This was summer of '07, I think. I'd seen some advice on AW about some books not being "debut novels," even if they're good. They just aren't good enough. I was reading a lot of UF, so I decided I was going to write a straight UF with as many tropes and monsters as possible. And I did. I wrote it, polished it, worked up a query letter and synopsis, wrote 2 brief paragraphs for more books in the series, and sent out nine queries. Within three months, I signed with my agent. About two months after that, Three Days to Dead sold.

My story definitely has a happy ending, but I wouldn't recommend anyone go about things the way I did. There is so much information online about agents and publishers, and so many resources I didn't know about when I started. I do think it's very important to understand your market and to have a sense of what's selling right now. Know what agents are looking for. Follow guidelines. Read your target genre. Keep tabs on industry changes. And write a book you'd want to read.



RW: Definitely read widely and what you said about agents and guidelines. Tell us a bit about your series, what is it about, and how you came up with the idea/character(s)? When did you get the feeling that "this might just work"?


KM: The Dreg City series is dark urban fantasy. Evangeline Stone, the series narrator, is a former bounty hunter who once helped keep the city's various paranormal races in line and hidden from the general public--until she's murdered, and then brought back to life in order to stop a devastating alliance between two rival races. The series follows Evy as she navigates her new life in someone else's body and tries to survive in a city that's teetering on the edge of a species war.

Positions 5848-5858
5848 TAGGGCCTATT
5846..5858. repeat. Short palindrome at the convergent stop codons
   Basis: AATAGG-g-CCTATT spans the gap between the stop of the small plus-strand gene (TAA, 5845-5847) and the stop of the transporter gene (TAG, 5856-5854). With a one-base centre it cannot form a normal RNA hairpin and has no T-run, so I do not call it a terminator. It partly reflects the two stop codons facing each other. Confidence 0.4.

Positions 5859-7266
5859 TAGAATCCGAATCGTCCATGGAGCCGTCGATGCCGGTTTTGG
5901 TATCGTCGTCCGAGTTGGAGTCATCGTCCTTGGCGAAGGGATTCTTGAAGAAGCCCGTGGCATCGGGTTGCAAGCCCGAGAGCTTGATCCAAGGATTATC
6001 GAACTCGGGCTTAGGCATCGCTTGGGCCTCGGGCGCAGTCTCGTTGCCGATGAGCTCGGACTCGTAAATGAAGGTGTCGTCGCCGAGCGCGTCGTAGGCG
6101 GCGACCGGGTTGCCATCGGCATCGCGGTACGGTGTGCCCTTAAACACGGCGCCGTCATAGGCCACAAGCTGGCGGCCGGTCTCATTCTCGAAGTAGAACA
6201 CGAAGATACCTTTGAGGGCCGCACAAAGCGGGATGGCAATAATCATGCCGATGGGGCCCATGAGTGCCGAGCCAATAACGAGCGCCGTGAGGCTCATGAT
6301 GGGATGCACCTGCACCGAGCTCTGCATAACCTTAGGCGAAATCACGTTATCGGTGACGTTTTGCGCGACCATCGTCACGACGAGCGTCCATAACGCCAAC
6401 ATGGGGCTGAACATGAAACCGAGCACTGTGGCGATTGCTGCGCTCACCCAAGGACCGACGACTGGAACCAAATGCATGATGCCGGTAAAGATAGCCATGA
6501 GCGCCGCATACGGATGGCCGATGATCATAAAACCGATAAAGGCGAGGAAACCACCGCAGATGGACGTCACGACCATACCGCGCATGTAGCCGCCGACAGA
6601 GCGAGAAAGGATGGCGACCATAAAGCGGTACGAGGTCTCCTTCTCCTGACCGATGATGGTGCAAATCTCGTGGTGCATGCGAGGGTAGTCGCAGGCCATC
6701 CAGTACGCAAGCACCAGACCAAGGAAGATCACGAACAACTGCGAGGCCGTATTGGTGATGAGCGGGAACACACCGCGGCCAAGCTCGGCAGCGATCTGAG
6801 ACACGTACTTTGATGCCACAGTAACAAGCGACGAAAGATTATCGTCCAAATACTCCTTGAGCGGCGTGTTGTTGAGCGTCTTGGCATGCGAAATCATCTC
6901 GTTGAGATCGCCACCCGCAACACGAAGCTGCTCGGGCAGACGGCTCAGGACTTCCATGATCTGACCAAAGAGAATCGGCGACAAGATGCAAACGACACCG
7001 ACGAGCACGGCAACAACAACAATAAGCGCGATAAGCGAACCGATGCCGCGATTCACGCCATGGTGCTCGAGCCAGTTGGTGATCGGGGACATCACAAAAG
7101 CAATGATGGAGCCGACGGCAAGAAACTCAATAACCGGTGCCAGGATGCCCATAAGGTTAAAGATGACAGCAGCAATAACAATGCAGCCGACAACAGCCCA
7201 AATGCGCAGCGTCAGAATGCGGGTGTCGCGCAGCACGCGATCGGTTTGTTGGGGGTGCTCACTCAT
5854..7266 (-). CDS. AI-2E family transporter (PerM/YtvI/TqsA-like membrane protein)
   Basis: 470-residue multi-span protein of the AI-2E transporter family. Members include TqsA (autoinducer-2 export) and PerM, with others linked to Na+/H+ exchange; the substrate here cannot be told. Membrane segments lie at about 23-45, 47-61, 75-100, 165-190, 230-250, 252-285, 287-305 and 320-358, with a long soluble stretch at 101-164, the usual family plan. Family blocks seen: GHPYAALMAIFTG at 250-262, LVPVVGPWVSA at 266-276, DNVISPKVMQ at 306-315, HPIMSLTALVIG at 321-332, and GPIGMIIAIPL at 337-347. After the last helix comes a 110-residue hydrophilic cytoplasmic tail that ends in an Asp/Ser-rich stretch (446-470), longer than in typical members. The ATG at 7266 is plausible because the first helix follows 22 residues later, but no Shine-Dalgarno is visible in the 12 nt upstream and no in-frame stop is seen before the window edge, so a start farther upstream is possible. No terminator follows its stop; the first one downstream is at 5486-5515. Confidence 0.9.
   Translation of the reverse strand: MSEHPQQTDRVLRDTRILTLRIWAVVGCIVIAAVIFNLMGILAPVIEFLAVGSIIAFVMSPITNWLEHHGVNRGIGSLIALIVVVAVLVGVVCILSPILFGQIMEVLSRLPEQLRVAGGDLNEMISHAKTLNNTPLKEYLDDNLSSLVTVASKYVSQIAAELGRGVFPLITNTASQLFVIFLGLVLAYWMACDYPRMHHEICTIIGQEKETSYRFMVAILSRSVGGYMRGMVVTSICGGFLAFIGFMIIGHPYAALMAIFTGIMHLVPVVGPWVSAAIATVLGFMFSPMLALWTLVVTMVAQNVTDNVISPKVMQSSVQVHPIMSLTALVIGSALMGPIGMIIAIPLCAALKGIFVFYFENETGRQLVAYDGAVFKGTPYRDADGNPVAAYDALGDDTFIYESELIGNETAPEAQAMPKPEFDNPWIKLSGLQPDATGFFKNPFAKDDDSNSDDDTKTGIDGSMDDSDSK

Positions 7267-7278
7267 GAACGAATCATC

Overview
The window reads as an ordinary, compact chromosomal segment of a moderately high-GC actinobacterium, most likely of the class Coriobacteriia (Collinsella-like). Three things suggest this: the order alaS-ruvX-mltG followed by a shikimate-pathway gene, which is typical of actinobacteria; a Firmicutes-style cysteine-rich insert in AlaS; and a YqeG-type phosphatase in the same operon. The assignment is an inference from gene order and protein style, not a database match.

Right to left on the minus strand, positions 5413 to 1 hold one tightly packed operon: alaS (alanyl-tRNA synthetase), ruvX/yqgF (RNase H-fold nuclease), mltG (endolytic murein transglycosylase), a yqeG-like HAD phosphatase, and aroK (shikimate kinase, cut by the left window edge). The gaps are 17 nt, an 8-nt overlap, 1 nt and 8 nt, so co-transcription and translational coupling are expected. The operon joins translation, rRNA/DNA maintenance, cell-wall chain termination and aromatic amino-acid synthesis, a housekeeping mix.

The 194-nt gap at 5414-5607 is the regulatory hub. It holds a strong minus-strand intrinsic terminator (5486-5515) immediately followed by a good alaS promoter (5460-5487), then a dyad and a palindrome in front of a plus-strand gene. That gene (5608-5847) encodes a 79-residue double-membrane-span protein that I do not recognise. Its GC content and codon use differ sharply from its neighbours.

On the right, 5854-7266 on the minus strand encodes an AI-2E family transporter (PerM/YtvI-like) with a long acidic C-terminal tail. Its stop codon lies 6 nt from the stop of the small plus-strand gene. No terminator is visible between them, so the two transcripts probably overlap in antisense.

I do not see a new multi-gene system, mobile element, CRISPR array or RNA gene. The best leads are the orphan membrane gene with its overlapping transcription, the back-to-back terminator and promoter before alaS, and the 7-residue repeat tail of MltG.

As for how I came up with the idea, like I said above, I wanted to write a "kitchen sink" book. Something as blatantly UF as possible, and I wanted to use a lot of lesser-seen creatures, such as goblins, gremlins, gargoyles, trolls, etc..., as well as more familiars like vampires and Fey. I wanted a closed society, where these creatures lived all around us, but still remained hidden from the general public. Only a handful of humans knew about them. And in order to have the neighborhoods and factions I needed, I chose to create a city that's never named, in a state that's never specified. The world-building was pretty easy, once I knew what I wanted.

Evy came to me out of a completely unrelated scene for a different story. I had this scene in my head of a woman waiting in Purgatory to be judged for her crimes, until she's summoned by St. Peter to come before him. He offers her a chance to return to earth and a second chance at life, if she agrees to do a job for him--that's about as far as that particular idea got. But it got me thinking about a few things: Why her? Why is she so special? How did she die in the first place?

As I tried answering these questions, I put this woman together with my UF world and it all fit. The history of the Triads worked itself out in my mind. I asked myself what kind of people would do this kind of work, and Evy's character came out of answering those questions (as did several of the supporting Hunters we see more of in book two).

I think I have that "this might just work" feeling with every book, but that doesn't mean it will (ha!). But this one really poured out. Once I had the world-building worked out and a vague city map drawn, writing it was easy. I always knew how it would start--with Evy waking up in the morgue in her new body. It only took about two and a half months to write the first draft. I liked it and I knew it was good, but I didn't have a real sense of this one working on anyone except me until I got some peer feedback that was very, very positive.